HTGC offsets the inherent increased risk of a concentrated portfolio of technology companies by minimizing PIK income, amortizing debt investments, and aiming for shorter-term investments. HTGC faces less competition in this niche area because of the specialized lending needs of technology and life science startups. HTGC's shareholder base includes a very high level of institutional ownership in a sector known more for retail investors, an added vote of confidence in both management and the type of investments HTGC is making.
Earnings in Q4 2012 were above consensus from higher fee income. Credit quality remained strong and actually improved as no non-accruals materialized but positive reversals/upgrades took place. Book value increased to $9.75 from $9.42 due to portfolio appreciation from the credit improvement and a small accretive secondary offering.
HTGC's upside-biased investment portfolio and long-duration liability structure are allowing it to generate ROEs in the 10% range. HTGC management has said it wants to run with net leverage (Total Debt - Cash / Equity) in the 1.25x range but figure it will run closer to 0.75-0.85x. Regulatory leverage (SBIC funding does not count in this calculation) is even lower, a drag on maximum earnings potential but a safeguard against a repeat of 2008-09.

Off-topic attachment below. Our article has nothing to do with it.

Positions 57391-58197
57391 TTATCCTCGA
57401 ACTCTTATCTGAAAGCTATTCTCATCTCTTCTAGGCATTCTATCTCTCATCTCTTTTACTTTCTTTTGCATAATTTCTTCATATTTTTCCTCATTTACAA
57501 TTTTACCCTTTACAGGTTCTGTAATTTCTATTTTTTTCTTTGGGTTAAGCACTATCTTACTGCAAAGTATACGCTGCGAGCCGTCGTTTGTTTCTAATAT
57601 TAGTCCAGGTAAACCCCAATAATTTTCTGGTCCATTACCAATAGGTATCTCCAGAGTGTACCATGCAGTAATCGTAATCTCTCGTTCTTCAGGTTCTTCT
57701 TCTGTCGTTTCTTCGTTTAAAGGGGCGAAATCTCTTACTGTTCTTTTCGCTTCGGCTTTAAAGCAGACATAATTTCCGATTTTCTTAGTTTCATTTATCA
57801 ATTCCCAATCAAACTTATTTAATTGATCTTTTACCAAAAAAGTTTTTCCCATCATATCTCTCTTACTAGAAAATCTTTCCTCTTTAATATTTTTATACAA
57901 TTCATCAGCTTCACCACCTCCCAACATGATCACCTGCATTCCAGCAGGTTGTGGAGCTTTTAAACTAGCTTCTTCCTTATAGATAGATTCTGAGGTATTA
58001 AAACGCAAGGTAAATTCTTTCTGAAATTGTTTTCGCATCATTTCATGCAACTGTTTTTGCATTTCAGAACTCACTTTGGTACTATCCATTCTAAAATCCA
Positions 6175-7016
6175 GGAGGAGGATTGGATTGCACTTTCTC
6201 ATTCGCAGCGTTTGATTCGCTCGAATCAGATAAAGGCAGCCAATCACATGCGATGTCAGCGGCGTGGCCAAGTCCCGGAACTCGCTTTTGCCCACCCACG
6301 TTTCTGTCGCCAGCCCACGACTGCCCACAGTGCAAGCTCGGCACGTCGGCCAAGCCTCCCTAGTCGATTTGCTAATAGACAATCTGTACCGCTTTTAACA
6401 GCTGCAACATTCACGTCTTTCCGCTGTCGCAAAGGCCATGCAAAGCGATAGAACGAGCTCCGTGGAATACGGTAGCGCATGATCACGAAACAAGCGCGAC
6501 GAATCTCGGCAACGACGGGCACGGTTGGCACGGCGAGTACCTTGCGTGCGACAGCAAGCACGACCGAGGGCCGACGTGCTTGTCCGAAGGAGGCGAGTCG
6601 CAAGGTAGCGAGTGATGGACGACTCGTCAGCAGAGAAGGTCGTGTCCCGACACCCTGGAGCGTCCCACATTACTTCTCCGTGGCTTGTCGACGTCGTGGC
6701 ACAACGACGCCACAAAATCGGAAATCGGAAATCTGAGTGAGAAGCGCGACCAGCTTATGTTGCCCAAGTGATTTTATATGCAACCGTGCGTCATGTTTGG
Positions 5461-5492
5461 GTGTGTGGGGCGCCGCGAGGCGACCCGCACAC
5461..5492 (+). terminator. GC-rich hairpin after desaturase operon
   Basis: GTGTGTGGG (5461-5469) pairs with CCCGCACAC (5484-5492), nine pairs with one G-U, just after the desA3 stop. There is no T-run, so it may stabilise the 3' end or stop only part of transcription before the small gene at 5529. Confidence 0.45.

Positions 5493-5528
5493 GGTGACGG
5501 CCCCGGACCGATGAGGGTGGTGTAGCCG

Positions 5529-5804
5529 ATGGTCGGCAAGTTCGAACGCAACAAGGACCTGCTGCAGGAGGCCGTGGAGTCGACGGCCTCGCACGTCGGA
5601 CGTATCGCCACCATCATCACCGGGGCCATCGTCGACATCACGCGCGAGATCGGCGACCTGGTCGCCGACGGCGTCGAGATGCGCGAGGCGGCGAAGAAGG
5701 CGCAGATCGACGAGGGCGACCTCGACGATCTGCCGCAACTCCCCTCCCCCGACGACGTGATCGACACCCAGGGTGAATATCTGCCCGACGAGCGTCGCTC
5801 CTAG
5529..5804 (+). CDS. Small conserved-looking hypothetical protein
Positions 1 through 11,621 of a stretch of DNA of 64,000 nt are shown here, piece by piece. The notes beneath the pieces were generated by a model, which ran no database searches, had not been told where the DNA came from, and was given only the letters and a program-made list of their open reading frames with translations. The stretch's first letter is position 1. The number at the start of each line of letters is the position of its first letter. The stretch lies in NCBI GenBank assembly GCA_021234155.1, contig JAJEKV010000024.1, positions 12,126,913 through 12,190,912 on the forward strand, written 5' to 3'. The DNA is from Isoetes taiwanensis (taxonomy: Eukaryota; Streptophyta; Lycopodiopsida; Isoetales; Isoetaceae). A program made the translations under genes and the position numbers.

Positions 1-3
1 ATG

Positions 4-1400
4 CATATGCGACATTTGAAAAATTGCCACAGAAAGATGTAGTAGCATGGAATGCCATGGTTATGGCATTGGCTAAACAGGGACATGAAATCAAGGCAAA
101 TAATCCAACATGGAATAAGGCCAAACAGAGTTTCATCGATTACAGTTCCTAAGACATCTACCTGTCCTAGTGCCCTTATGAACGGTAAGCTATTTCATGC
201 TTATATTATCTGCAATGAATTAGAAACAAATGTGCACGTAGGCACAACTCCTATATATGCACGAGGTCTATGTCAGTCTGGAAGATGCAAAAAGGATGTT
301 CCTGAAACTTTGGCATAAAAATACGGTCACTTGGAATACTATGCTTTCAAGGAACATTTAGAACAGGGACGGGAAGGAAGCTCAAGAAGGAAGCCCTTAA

HTGC has a number of earnings drivers that should materialize over the 2013-14 time horizon. First, the company is utilizing its balance sheet effectively by increasing leverage in recent quarters. Regulatory debt/equity (excluding SBIC debt) was 46% in Q3 2012 but has since been increased to 74%. Second, the internal management structure of HTGC means that fixed overhead declines as income and the investment portfolio are ramped up, the opposite of what happened during the Credit Crisis of 2008-09 as the fixed costs were spread over a smaller asset base. Third, besides the SBIC funding (which could increase from $225 million to $350 million, pending Congressional legislation) the company has plenty of firepower following an equity offering last month and sales of debt securities and available credit lines. Fourth, the company has a well-diversified liability structure including 'BDC Baby Bonds,' lines of credit, convertible debt, and twin SBIC loans. The average weighted cost of the debt is just under 5% with an average maturity just over five years.
An added kicker for HTGC is the warrants it receives as an 'equity kicker' from many of its debt deals. While most expire worthless, 1 or 2 can be home runs (even grand slams), which can greatly boost portfolio NAV and earnings. Because of their speculative nature, they are not included in analyst or company earnings guidance, so any such gains are the quintessential upside surprise.